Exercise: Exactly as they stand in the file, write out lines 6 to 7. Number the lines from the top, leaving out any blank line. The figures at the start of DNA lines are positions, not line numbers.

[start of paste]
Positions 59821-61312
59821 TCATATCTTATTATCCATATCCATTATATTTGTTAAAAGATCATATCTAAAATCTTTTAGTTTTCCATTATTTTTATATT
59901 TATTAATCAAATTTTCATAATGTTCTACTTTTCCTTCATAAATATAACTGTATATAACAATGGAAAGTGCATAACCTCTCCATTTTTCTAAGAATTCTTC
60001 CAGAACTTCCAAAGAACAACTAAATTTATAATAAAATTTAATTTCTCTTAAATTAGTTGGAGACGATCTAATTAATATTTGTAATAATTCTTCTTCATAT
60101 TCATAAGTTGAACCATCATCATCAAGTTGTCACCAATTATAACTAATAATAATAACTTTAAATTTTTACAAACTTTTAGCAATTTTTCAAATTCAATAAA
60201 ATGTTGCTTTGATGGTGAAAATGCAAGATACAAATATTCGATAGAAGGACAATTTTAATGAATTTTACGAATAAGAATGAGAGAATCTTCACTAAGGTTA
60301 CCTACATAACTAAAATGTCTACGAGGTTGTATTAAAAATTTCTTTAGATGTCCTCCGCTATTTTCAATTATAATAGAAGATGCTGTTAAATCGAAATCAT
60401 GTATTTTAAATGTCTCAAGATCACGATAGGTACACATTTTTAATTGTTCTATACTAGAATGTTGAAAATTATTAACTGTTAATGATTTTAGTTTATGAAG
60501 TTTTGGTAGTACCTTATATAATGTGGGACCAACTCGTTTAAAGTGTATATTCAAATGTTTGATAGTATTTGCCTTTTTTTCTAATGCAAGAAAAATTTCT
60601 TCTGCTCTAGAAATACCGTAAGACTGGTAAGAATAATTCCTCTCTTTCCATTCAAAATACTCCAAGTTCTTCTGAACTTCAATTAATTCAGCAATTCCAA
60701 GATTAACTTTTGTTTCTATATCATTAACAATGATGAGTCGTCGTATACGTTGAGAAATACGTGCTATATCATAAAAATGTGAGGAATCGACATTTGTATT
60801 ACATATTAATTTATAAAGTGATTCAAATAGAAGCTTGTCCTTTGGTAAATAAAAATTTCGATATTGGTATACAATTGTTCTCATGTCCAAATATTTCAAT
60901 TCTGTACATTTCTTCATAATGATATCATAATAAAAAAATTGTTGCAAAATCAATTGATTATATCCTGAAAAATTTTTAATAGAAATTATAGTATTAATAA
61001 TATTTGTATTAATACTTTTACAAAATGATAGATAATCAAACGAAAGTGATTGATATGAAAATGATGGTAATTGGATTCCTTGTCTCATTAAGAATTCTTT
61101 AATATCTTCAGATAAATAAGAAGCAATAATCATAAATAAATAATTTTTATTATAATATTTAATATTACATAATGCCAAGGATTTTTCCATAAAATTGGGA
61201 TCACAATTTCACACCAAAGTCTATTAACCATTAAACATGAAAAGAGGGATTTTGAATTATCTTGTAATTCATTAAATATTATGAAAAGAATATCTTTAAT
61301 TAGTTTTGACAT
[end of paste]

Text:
60201 ATGTTGCTTTGATGGTGAAAATGCAAGATACAAATATTCGATAGAAGGACAATTTTAATGAATTTTACGAATAAGAATGAGAGAATCTTCACTAAGGTTA
60301 CCTACATAACTAAAATGTCTACGAGGTTGTATTAAAAATTTCTTTAGATGTCCTCCGCTATTTTCAATTATAATAGAAGATGCTGTTAAATCGAAATCAT